NEW UMBRELLA BODY
United we stand – SA Wine will now drive country’s multibillion-rand industry
Advocacy for the wine industry now falls under a structure called SA Wine. Vinpro will have a scaled-down role and the new organisation will help to create more synergy and assist the industry by guiding strategy.
It’s taken a global pandemic, devastating alcohol bans and rising inflationary pressures to amplify calls that South Africa’s wine industry needs direction and to speak with one voice. It now has one, with the launch of a new umbrella body, SA Wine, an entity representing both producer and trade interests.
Vinpro, the industry representative for 2,500 South African producers, cellars and wine-related businesses, will continue its central role in the sector by coordinating producers and delivering technical and economic services – now answering to the mother body.
Previously, the wine industry consisted of independent bodies: SA Wine Industry Information and Systems (Sawis collects, processes and disseminates industry information), research and technology transfer agency Winetech; the exporters’ body Wines of South Africa (WoSA); and the SA Wine Industry Transformation Unit. Vinpro offered consultation, agricultural economy, wine business, WineLand Media and Communications, HR and other services to the broader industry.
The new SA Wine structure is envisaged to ultimately represent the whole of the SA wine industry.
WoSA and Sawis will continue as standalone entities. WoSA is contracted to the government, which prevents merging with SA Wine, but through a new service level agreement, the exporters’ body will have an amended role.
Last week, SA Wine held its first board meeting.
Advocacy for the wine industry now falls under SA Wine. Vinpro will have a scaled-down role, but practically, the new structure will help to create more synergy and assist the industry by guiding strategy, explains Vinpro CEO, Rico Basson.
“During Covid, and due to what the alcohol bans did to the sector, we realised that we need to find a better way of working and we need to be more agile in the way we operate.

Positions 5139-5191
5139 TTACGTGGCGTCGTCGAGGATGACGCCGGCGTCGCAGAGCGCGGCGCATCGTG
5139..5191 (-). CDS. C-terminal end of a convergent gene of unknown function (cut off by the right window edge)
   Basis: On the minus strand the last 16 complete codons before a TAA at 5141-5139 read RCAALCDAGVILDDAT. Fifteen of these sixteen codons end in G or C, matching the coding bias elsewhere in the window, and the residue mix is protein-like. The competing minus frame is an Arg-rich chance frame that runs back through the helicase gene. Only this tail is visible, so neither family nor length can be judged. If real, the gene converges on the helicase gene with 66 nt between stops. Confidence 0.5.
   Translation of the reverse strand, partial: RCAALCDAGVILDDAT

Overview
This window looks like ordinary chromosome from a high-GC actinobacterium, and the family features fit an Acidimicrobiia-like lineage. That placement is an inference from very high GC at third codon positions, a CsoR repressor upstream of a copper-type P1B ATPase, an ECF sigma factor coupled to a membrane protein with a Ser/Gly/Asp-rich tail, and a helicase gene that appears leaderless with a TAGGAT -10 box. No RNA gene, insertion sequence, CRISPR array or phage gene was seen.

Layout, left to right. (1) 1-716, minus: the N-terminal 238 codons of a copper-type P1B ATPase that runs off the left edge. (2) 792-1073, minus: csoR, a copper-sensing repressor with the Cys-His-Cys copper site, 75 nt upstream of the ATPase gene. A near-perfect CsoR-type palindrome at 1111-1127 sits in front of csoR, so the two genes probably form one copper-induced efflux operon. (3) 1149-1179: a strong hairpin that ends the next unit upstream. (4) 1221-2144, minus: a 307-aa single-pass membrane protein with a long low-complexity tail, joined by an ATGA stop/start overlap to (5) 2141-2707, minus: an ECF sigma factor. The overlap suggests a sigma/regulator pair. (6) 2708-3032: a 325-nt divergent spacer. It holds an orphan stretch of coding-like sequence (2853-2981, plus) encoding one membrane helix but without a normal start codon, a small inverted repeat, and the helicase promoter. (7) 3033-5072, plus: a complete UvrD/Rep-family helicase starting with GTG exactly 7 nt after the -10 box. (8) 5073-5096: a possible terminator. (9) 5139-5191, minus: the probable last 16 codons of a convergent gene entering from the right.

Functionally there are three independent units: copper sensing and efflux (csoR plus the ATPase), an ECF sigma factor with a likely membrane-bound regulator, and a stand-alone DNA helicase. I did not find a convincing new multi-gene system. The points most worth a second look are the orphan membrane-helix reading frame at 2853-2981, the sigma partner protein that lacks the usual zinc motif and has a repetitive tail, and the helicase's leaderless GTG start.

“So we went back to the drawing board and said, we’ve got a clear plan but we don’t think that all these structures are ideal to support that. And that is really where the notion of a single, merged structure came from.”
It’s a first for the SA wine sector, consolidating 10 divisions – from technical services and agronomy to wine tourism and viticulture – the wine producers’ organisation hopes to streamline operations.
“Vinpro will continue coordinating producers and delivering technical and economic services. We own a nursery, for example, and a software company, so that all changes slightly. The advocacy work now moves to SA Wine, so, practically, Vinpro will have a scaled-down role.”
For now, SA Wine will be focusing on four key areas: transformation, including training; the international market; domestic trade (which includes tourism) and sustainability.
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Last week, Vinpro, together with the Cape Winelands District Municipality, announced a new wine tourism research pilot programme to generate tourism intelligence to grow their direct-to-consumer business.
Flow Networks will work with the 19 cellars initially involved in the programme, help their marketing strategy drive cross-channel sales, manage their online reputation, and build a loyalty and rewards programme.
Vinpro data shows that the South African wine industry employs almost 270,000 workers in the value chain, with more than 80,000 jobs on farms and in wineries.
In 2022, South Africa produced 1,068 billion litres of wine. In 2022, local volumes were up by 15.6%, or 452.2 million litres, worth R21.7-billion.
Exports to 120 countries – comprising 46% of sales – were worth R10-billion. BM/DM